I remember one thing, Mr. Speaker. During the last war Tim Buck was speaking against the imperialist war before Russia was attacked by Hitler. As soon as Russia was attacked, however, he began to tell the people, and especially the French Canadians- I still have extracts from speeches he made- that they should fight the war of the common man now that Russia was attacked. I should not like to receive praise tomorrow morning in the Tribune of Toronto, following my speech today. I will not say I did not receive praise from those people when I was opposing participation in any external war, during the last great war. I did not like that praise; I would not like it today, and I hope I shall not receive any support from those who want to overthrow our institutions. As a member of the Bloc Populaire I remember that we received visitors urging us to go ahead with our policy. We did not know they were communists, but we knew it later, because after Russia was attacked we no longer had those visitors; they were busy asking the people to fight the war of the common man. I do not want to have them visit me tomorrow and ask me to fight against intervention in Korea. I want to fight communists everywhere and anywhere I can find them. I have a boy who is of age to go to war, and I know what it is to send a boy to war, even though it is within my own country. I know my boy would not hesitate to enlist as soon as he is through with his studies, which will not be more than another six months. I know that he, like his father, will be ready to fight communism anywhere.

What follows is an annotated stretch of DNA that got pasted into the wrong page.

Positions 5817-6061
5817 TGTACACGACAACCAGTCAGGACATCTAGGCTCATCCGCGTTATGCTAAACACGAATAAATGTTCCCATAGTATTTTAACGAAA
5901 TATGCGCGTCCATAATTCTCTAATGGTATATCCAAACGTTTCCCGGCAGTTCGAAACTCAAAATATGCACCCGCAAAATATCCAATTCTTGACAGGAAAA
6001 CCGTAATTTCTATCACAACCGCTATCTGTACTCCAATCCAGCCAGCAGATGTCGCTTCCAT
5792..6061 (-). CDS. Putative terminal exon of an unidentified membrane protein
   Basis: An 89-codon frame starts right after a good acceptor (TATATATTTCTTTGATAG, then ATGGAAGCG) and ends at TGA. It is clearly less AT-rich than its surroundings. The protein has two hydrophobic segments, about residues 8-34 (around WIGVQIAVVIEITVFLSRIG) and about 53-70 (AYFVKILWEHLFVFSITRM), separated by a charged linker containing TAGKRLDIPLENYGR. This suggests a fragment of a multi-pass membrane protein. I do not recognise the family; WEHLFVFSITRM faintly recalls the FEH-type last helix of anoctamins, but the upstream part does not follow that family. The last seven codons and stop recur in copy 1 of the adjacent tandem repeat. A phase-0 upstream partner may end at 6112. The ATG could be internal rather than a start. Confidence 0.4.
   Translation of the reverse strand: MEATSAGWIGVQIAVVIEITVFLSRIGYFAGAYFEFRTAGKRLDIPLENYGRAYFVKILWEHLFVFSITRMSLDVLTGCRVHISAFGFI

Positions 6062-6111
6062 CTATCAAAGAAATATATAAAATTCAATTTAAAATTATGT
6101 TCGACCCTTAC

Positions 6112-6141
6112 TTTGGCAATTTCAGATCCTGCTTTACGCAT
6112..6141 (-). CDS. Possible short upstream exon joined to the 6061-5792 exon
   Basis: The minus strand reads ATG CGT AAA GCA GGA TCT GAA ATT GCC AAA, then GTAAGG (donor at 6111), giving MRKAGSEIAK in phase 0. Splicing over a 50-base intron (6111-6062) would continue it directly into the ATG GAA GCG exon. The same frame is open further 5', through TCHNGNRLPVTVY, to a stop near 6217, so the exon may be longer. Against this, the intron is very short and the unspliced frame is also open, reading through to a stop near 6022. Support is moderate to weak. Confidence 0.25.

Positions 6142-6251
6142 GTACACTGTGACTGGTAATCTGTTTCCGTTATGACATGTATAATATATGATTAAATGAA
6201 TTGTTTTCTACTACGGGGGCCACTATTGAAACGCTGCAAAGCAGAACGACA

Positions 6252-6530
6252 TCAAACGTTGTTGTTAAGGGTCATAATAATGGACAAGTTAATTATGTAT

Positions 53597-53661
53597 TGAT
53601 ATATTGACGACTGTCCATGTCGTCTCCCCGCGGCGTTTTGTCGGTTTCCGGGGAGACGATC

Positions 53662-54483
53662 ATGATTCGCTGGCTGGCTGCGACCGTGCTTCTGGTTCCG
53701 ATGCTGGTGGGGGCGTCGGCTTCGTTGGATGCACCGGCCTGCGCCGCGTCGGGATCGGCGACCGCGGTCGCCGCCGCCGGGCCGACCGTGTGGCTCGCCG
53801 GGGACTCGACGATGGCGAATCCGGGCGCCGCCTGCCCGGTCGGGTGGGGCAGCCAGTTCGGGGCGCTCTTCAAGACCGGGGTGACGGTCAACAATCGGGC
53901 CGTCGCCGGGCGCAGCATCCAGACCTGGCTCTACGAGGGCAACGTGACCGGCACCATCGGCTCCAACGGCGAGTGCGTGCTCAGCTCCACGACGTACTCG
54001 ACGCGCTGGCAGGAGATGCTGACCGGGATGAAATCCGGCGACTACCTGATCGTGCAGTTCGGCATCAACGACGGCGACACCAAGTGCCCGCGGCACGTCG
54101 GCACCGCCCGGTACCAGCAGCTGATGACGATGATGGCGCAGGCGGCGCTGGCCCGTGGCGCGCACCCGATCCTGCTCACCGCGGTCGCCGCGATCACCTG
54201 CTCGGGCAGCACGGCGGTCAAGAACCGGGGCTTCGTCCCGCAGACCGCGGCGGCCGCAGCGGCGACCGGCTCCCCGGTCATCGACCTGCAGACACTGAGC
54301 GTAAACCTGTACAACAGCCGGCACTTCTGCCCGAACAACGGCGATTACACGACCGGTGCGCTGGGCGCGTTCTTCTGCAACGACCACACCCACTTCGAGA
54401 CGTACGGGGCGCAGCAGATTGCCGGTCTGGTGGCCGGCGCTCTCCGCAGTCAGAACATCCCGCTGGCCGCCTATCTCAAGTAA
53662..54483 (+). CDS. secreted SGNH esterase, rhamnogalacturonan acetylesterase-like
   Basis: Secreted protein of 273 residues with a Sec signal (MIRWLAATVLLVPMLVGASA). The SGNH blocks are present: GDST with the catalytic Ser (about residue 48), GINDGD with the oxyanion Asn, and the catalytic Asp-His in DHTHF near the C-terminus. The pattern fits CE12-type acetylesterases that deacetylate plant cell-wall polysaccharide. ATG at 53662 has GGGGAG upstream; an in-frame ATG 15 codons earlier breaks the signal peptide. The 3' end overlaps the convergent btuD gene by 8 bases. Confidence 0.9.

But let us come back to the real problem. It is all very well to fight communism with armaments, but the real problem lies in man himself. What we need more is moral rearmament. Man scarcely knows where he is going. How can society be expected to behave properly if the individual does not know what he wants? Charity and justice have almost disappeared from the minds of individuals. How can society revalue these necessary virtues and expect the world to think and act soundly? To be kind to the poor is charity, but to be respectful of your neighbour, in mind, thought and deed, is charity as well. To give your neighbour his